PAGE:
How Absinthe Is Made
Making absinthe is a complex process involving 3 important steps: the maceration, the distillation and the coloration. It’s impossible to obtain a fine Absinthe in one day as all 3 steps are achieved over 3 days. This does not include the wormwood stripping, the bottling and labelling.
Step 1 – Maceration
A distillation starts with the quality herbs themselves. Each dried herb is carefully measured to adhere to a precise recipe. Small quantities of herbs are weighed with professional electronic scales.
Once all the herbs are ready, alcohol and water are added to alembic. The herbs are then added and mixed with the alcohol/water and the alembic is sealed. The alcohol and herbs will macerate at room temperature over night.
Step 2 – The Distillation
Next, the alembic is heated to begin the distillation process. It takes around 2 hours to heat the alembic to the required temperature.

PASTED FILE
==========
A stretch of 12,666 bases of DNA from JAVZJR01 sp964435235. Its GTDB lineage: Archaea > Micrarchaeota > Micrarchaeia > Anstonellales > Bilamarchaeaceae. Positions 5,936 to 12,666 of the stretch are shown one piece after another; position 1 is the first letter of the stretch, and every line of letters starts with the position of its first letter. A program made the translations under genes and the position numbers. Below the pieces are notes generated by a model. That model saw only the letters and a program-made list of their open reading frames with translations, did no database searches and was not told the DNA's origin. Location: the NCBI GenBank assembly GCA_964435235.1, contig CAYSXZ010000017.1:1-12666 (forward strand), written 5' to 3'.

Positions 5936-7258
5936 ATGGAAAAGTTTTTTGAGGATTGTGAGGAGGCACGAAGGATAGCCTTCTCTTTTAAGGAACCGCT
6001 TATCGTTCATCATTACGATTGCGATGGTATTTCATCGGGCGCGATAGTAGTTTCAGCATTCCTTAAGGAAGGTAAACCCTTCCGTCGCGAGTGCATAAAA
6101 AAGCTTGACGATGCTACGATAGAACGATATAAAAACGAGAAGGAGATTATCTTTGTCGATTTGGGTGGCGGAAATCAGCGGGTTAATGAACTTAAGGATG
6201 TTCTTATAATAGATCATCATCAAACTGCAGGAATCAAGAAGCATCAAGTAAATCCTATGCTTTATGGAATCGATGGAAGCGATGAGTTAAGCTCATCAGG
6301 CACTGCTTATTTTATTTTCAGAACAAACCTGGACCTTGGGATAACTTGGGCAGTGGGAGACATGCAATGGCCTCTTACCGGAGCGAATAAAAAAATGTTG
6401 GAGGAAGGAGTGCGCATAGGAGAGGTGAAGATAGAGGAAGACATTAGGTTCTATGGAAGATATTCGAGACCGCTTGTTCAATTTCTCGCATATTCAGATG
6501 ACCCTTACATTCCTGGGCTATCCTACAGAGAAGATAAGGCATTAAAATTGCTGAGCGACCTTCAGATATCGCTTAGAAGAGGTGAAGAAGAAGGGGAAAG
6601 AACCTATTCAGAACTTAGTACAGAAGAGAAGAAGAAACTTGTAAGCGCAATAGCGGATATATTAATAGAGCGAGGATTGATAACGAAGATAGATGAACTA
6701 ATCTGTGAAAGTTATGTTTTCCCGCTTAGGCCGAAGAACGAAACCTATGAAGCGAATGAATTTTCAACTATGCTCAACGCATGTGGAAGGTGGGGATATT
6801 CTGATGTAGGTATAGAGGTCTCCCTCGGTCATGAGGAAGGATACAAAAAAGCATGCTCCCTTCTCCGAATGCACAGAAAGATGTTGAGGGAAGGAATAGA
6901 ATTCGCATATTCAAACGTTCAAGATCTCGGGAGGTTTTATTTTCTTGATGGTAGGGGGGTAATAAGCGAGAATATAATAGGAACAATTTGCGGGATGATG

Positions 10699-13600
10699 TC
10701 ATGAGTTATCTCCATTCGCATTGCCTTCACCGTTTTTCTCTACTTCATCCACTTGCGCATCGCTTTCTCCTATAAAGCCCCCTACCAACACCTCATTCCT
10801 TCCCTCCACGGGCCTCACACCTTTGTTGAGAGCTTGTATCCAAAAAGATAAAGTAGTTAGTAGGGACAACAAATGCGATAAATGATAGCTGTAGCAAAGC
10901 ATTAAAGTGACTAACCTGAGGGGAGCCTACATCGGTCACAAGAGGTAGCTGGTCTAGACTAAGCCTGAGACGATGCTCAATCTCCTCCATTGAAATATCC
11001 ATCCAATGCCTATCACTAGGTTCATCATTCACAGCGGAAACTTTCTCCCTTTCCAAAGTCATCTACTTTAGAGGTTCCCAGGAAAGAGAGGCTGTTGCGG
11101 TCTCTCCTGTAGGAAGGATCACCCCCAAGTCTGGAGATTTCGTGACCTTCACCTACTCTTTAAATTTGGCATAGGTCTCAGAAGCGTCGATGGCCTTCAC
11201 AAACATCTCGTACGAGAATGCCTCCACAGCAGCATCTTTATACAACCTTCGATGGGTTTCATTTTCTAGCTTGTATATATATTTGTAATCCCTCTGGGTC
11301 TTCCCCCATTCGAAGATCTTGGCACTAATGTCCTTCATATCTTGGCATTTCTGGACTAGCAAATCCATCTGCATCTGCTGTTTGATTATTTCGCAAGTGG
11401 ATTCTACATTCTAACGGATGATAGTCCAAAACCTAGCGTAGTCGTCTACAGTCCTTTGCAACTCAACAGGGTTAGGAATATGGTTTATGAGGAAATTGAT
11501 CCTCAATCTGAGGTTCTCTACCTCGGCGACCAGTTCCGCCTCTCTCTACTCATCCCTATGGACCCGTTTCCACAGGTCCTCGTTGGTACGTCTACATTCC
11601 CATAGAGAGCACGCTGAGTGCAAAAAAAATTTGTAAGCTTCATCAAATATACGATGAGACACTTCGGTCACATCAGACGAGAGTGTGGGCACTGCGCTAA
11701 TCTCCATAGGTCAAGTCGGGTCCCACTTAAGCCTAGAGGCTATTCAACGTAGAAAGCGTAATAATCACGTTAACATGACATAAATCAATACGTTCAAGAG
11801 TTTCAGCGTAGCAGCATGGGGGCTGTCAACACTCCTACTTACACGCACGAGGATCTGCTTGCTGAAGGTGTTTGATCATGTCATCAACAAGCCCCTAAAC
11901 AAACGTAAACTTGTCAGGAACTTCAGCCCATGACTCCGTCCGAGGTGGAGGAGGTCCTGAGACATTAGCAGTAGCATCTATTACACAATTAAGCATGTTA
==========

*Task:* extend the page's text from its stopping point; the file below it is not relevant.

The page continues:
The distillation process will take an entire day during which the temperature of the alembic is carefully monitored. If too cold, no absinthe will be produced. If too hot, the herbs are “burnt” and not only is the absinthe ruined but there is a risk of damaging the alembic.
Another critical step during the distillation is the monitoring of “heads” and “tails”. During distillation, heads are what come out of the alembic first and tails are what come out last. Both are unwanted and only the clear and clean distillate is kept. Around 4 liters of heads are discarded and around 25-30 liters of tails are collected in a tank for future re-distillations. The very last tails are discarded.
Step 3 – Coloration
Coloration is accomplished by maceration of a percentage of the clear distillate with the herbs used for coloring. They can be added loose or in “tea bags” which makes filtration afterwards easier.
The alembic is then sealed and heated until the surface of the copper lid becomes too hot to comfortably touch (from 50-55°c). The mixture is then allowed to cool before being removed and filtered.
The coloration step lasts only 1 or 2 hours. An over-colored absinthe can easily get unbalanced and unpleasant. The next step is the filtration which removes all sediments left by the coloration step.
The colored absinthe is then mixed back with the remaining clear distillate to make the final product. Only water is added right before bottling the absinthe to bring the alcohol percentage to the desired amount.